By Simon A.C. Penn
Agricultural History Review, Vol.37 (1987)
Introduction: Historians are becoming increasingly aware of the role played by women in the economy of medieval England. Their involvement in the cloth industry, for example, particularly as spinners and weavers, has long been recognized as has their participation in the brewing and selling dale. More recently, attention has been extended to the presence of women as retailers, not only of drink, but also of food and clothing within both small and large towns of the period. A greater appreciation of women’s economic role in medieval urban society, however, has not been matched by a similar reappraisal of their involvement in rural work. Recent discussion o fwomen’s work at harvest time, for example, has tended to concentrate on the situation that existed after 1450. By and large, studies have emphasized the limitations upon female involvement in such activity. Thus, although it is shown that women worked in the early modern period as harvesters and farm labourers, the opportunities for such work and the rewards to be gained from it were restricted. It has been argued, for example, that the allocation of harvest work was made on the basis of strength. Consequently, women rarely reaped and almost never handled the scythe to mow. Moreover, even when women did help with the harvest labour, they appear to have been paid less than their male counterparts. The general impression is that whilst women did indeed play a part in the harvest their involvement was largely restricted to the relatively unspecialized and lower paid tasks such as gathering and binding the sheaves.
Certainly a cursory glance at the medieval evidence suggests that similar restrictions were in force. Limitations upon the range of work available to women seem to have existed amongst the full-time wage-earners who comprised the demesne famuli of the twelfth and thirteenth centuries. The opportunities for employment open to females were far fewer than those open to males, women only appearing in any numbers amongst the ranks of servants, cooks and dairymaids. Thus, not only did women have fewer jobs from which to choose but they appear to have been employed largely in unspecified service roles, the more specialist tasks such as ploughing and mowing being reserved for the men. Of course, the fact that we are seldom told exactly what sort of work servants were expected to do means that one should not over-stress these apparent limitations upon the work experience of female members of the demesne labour force. Certainly, however, women’s labour appears to have been more expendable than that of men. In the thirteenth century women were obliged to rest on certain days whilst the adult males were to continue work as usual.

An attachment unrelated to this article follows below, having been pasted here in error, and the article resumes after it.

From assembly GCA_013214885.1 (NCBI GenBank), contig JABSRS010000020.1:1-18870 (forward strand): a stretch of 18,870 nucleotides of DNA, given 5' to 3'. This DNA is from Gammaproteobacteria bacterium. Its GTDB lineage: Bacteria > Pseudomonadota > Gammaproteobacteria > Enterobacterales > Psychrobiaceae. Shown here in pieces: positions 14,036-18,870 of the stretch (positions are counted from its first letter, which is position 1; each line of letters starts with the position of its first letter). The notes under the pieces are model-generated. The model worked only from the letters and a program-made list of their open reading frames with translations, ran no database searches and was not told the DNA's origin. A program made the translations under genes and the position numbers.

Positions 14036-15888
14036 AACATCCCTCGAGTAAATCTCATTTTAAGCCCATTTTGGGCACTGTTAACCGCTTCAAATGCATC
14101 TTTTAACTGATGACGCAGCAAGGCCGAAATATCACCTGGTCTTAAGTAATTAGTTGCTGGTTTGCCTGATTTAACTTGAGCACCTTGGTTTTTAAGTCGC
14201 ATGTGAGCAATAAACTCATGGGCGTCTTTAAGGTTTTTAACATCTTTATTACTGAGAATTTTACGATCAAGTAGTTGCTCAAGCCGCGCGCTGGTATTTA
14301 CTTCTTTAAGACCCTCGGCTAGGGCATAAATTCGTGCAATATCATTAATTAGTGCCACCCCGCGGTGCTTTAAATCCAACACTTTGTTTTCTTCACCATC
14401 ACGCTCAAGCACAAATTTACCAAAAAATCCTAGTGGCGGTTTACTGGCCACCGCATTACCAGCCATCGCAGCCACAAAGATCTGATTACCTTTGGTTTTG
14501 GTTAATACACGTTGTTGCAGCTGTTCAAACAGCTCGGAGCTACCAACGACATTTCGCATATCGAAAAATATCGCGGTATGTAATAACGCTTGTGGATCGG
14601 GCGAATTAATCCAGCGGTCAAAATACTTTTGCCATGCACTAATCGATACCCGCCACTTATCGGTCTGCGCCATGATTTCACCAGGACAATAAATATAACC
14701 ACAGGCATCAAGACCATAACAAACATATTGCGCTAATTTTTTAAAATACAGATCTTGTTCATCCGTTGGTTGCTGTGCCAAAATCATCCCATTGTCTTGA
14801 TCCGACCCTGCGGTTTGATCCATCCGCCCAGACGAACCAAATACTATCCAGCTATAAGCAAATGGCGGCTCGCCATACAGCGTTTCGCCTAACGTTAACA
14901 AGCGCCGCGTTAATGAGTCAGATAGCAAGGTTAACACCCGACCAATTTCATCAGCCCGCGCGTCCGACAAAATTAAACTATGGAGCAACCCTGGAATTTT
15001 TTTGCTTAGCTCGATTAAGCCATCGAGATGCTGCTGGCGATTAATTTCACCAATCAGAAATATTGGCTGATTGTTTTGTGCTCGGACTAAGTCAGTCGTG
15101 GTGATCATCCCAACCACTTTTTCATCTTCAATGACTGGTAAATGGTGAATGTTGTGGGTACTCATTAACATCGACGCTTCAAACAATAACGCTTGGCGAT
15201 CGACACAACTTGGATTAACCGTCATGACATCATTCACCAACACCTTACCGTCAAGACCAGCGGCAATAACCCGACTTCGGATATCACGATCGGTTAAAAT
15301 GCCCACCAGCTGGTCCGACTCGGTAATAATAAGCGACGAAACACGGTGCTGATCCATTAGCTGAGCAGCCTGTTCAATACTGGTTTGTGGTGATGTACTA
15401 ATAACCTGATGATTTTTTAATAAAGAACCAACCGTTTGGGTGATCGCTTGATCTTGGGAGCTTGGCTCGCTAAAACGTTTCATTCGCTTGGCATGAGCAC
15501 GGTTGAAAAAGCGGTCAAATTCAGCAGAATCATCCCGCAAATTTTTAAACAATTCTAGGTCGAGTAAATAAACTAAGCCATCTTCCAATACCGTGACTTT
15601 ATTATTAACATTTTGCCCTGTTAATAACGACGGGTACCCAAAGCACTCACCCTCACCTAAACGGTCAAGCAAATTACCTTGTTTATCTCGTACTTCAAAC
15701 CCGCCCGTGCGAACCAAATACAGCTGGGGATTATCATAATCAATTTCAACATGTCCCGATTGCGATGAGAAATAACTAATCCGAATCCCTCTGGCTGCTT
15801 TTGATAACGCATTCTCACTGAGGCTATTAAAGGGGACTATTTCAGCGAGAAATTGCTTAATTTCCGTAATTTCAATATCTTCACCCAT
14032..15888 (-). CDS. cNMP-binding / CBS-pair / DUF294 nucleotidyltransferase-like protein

Was the extent of female involvement within the sphere of rural wage-earning in the fourteenth century similarly limited by such. considerations? Thorold Rogers certainly felt that women’s work in the fields was limited to a great extent by their duties in the home. Thus, in the winter when dairy work was light, the dairywoman would probably have winnowed the corn but apart from that the female role appears to have been very much a secondary one – planting beans, binding and stacking the sheaves, reaping and gathering the stubble after the corn had been cut or bedding and cocking the hay following mowing.